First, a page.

Mediation can be successfully deployed at any point in the timeline of a dispute – either before proceedings are issued, afterwards, up to, and even during trial. It is, after all, a facilitated negotiation and represents an opportunity to settle early, reducing stress, acrimony and legal costs.
Defining mediation is arguably a futile task: in the same way we accept that ‘beauty is in the eye of the beholder’, mediation is whatever users can imagine and can agree it to be. Thus, there are many different approaches, which vary widely according to users’ needs and the demands and timing of the case.
The clear advantage of mediating early in the timeline of a dispute is the potential cost saving derived from early settlement. An early mediation can often address the issues in dispute before the parties become entrenched in their positions.
The litigation process has a polarising effect, and parties become more distant and often more hostile as lawyers optimise arguments and prepare to put their best case to a judge. Early mediation can circumvent many of these issues. However, facts often take time to develop and if the issues are insufficiently clear resolution may not be forthcoming. In that scenario, an initial mediation may not result in a settlement.
However, having previously established a roadmap to resolution and narrowed the points in issue, a follow-up mediation will more than likely succeed.
Settlement windows open at various points en route to trial. Mediations are often held six to nine months before trial when all the necessary documentation is available, and the parties can be confident of the facts.
While the factual backdrop may be more certain, the parties by this point may have incurred 85% of the costs of going to trial and the costs themselves can become an obstacle to resolution.
Nevertheless, industry averages suggest that between 70% and 90% of such mediations result in a settlement.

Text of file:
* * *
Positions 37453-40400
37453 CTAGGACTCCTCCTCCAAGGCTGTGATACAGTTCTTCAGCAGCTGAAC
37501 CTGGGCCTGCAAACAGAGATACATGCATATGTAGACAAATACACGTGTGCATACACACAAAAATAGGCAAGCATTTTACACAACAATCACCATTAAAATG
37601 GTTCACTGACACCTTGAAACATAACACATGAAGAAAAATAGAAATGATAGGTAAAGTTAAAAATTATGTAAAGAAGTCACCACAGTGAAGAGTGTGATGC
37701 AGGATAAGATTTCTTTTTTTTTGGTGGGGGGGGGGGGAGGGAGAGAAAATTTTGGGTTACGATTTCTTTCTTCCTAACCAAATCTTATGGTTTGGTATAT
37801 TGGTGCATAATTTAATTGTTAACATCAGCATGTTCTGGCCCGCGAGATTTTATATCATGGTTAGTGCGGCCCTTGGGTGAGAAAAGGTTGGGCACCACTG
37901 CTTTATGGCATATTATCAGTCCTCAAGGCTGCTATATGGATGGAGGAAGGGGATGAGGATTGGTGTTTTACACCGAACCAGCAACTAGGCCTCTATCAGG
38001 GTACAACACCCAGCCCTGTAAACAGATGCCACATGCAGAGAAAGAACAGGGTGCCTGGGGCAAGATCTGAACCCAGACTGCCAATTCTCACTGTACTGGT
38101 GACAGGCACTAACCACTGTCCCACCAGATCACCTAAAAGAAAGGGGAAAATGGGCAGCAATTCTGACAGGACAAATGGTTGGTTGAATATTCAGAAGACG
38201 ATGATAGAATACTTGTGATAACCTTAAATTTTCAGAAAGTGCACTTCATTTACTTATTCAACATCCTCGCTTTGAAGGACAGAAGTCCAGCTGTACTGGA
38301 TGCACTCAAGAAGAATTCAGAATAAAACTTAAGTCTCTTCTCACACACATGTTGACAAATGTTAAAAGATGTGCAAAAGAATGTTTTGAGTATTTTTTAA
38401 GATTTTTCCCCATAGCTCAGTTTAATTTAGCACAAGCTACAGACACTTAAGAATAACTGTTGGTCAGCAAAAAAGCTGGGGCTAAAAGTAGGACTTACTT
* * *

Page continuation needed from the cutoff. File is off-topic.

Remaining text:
There is a long tradition in England and Wales of settling on the steps of the court. While common, it is plainly unsatisfactory for litigants to have borne the misery and cost of litigation over a period of months and years, only for a settlement to emerge at the 11th hour – particularly when the same result could have been achieved earlier.
Nevertheless, an impending trial concentrates the mind, and it is not unknown for cases to continue to be mediated during a trial – formally or informally – and a settlement reached before judgment.
In conclusion, parties should remain mindful of the option to mediate along the entire course of the litigation. Even a mediation that doesn’t result in a complete settlement will likely narrow the issues to the point where parties can settle the matter themselves, or substantially reduce the scope and time of any subsequent hearings.
Written by Matthew Rushton.
Matthew Rushton is the Deputy Managing Director of JAMS International. He is the founder of Empirical Publishing, an online legal publisher focused on ADR. Matthew was previously the publisher of The Mediator Magazine and later The Mediator Directory, as well as launching an ADR brokerage site, DisputesLoop.com. He is a regular speaker on ADR topics at conferences.